A First Look at Luca Guadagnino’s New TV Show, We Are Who We Are

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We Are Who We Are, 2020(Film still)

An eight-part story of adolescent love and anguish, We Are Who We Are sees the Call Me By Your Name director return to the sunny beaches of Italy once more

A brief, yet dreamy, trailer for Luca Guadagnino’s much-anticipated debut TV show We Are Who We Are arrived today, along with news that the series will hit screens this September. Marking Guadagnino’s first foray into TV, the series sees the Call Me By Your Name director take to the shores of Italy once again, this time to tell the story of two American teenagers living on a US military base. Exploring themes of first love, friendship and identity, the eight-part coming-of-age drama stars a mix of established and emerging actors, including Jack Dylan Grazer, Jordan Kristine Seamón, Chloë Sevigny, Kid Cudi, Alice Braga, Faith Alabi, and Francesca Scorsese, to name a few, plus an original score by musician Dev Hynes.

The teaser doesn’t reveal much, but it does establish a certain mood – atmospheric piano and synth play as the camera sweeps across a beach, capturing a group of youth playing and running into the sea. The camera then falls upon the series’ more subdued stars Caitlin (Seamón) and Fraser (Grazer), who are sat at a distance from their peers. Only a snippet of dialogue is spoken: “They think we’re weird,” Fraser says. “Does that bother you?” Caitlin replies. In the series, Grazer’s character Fraser is an introverted 14-year-old who has just moved to the military base in Veneto with his mothers, Sarah (Sevigny) and Maggie (Braga). Seamón’s character Caitlin is a “seemingly bold and confident” teenager who has lived with her family on the army base for many years. Though little more is known, images of the characters were also revealed yesterday via the series’ Instagram.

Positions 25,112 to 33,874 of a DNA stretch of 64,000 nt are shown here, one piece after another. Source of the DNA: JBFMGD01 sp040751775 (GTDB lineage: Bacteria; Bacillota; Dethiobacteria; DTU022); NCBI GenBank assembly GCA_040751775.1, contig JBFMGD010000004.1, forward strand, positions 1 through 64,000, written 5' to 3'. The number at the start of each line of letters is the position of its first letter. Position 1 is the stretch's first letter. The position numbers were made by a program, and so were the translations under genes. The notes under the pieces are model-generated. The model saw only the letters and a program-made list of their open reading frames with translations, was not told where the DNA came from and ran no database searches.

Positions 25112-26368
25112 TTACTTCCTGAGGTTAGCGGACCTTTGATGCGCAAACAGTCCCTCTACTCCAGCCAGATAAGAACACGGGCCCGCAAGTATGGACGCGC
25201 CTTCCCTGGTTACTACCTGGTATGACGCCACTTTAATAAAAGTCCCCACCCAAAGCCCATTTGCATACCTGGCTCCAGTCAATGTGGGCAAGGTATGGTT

Today, it was also revealed that the show was meant to premiere in May, at the Director’s Fortnight strand of this year’s Cannes Film Festival, where reportedly all eight episodes were planned to play consecutively in one screening. Of the series, the festival’s director said: “Luca Guadagnino’s masterful fresco on youth evokes deeply contemporary human questions with delightful freedom and narrative precision, and with a constantly inspired, powerfully sensorial and eminently cinematographic approach.” Though we will have to wait until September to learn more of the show, HBO promises We Are Who We Are will submerge audiences “in all the messy exhilaration and anguish of being a teenager – a story which could happen anywhere in the world, but in this case, happens in this little slice of America in Italy”.

We Are Who We Are will be released on HBO in September, 2020.